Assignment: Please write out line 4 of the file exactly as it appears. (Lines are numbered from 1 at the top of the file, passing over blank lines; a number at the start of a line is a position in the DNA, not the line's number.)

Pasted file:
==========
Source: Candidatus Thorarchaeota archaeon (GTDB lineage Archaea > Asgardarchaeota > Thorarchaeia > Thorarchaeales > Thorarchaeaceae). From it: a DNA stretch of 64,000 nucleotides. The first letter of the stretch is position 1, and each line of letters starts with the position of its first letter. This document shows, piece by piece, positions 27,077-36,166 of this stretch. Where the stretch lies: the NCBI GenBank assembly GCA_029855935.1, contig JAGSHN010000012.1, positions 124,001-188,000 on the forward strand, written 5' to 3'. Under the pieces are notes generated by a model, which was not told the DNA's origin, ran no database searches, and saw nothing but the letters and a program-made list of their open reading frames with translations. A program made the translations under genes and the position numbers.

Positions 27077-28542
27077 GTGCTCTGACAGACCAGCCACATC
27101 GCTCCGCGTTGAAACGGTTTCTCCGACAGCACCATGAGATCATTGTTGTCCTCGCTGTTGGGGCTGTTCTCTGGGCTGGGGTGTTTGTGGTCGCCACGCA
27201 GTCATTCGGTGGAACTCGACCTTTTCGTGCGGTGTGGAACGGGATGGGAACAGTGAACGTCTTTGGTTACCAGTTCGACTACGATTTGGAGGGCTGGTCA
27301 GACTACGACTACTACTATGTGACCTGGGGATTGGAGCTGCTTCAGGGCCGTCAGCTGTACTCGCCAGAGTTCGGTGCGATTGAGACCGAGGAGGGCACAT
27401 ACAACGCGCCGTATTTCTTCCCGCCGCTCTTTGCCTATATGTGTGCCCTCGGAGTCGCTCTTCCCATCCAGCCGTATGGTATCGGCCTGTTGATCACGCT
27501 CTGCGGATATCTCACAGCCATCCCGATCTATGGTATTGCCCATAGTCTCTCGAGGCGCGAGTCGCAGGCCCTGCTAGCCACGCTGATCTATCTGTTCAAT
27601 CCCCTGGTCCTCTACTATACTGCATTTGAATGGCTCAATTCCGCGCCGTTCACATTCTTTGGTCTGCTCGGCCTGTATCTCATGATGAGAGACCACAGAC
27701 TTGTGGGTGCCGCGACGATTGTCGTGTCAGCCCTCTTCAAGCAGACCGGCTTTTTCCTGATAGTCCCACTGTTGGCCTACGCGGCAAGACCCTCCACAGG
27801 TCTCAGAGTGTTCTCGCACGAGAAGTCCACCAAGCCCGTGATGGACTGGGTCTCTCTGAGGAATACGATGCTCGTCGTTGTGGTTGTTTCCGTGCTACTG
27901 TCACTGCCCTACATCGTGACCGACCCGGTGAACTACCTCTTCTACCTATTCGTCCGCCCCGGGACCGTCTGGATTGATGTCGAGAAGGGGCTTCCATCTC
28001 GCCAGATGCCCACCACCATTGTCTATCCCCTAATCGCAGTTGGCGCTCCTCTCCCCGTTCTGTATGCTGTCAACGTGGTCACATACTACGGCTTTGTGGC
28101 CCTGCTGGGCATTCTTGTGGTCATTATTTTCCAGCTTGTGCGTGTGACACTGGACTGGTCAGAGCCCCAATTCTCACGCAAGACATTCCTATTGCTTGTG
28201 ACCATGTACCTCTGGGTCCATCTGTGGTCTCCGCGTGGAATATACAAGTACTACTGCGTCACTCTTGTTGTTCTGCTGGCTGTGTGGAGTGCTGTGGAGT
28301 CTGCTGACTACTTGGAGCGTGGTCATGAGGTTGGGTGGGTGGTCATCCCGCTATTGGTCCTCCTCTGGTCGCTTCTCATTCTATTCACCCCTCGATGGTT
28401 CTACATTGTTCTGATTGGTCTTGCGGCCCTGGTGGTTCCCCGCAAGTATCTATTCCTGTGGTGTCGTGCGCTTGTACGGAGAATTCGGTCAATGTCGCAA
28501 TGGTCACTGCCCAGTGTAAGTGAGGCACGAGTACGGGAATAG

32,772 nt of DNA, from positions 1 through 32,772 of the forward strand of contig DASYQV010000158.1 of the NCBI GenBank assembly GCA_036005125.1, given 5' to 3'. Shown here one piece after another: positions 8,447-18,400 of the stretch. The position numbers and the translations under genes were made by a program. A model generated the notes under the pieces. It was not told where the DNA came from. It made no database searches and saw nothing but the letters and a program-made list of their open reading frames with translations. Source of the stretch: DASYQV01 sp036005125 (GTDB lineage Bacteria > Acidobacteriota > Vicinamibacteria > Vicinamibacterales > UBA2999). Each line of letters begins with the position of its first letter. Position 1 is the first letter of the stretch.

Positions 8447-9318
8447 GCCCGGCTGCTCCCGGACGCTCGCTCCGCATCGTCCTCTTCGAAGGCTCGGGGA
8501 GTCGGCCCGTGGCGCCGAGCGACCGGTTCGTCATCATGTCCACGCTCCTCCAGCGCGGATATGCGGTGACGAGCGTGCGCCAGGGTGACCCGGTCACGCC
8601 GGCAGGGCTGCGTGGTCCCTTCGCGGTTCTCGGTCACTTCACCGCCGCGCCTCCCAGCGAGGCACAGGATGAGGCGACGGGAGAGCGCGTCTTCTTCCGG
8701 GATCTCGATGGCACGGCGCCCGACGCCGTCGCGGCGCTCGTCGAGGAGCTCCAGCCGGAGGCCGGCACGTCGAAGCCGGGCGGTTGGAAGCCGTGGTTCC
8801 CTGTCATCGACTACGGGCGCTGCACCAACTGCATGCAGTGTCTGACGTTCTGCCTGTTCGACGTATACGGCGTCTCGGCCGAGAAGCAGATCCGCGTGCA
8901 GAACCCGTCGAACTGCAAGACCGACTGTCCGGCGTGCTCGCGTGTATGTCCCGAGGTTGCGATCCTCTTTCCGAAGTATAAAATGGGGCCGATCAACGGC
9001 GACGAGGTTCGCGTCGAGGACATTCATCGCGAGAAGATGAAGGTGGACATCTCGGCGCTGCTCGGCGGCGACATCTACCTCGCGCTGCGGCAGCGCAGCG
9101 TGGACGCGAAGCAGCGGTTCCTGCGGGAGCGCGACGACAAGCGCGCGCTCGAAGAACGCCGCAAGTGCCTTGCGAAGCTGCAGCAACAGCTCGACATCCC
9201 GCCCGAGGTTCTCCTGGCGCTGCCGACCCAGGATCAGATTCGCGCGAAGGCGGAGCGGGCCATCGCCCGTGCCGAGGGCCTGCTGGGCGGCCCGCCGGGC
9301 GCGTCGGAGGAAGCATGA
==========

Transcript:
27101 GCTCCGCGTTGAAACGGTTTCTCCGACAGCACCATGAGATCATTGTTGTCCTCGCTGTTGGGGCTGTTCTCTGGGCTGGGGTGTTTGTGGTCGCCACGCA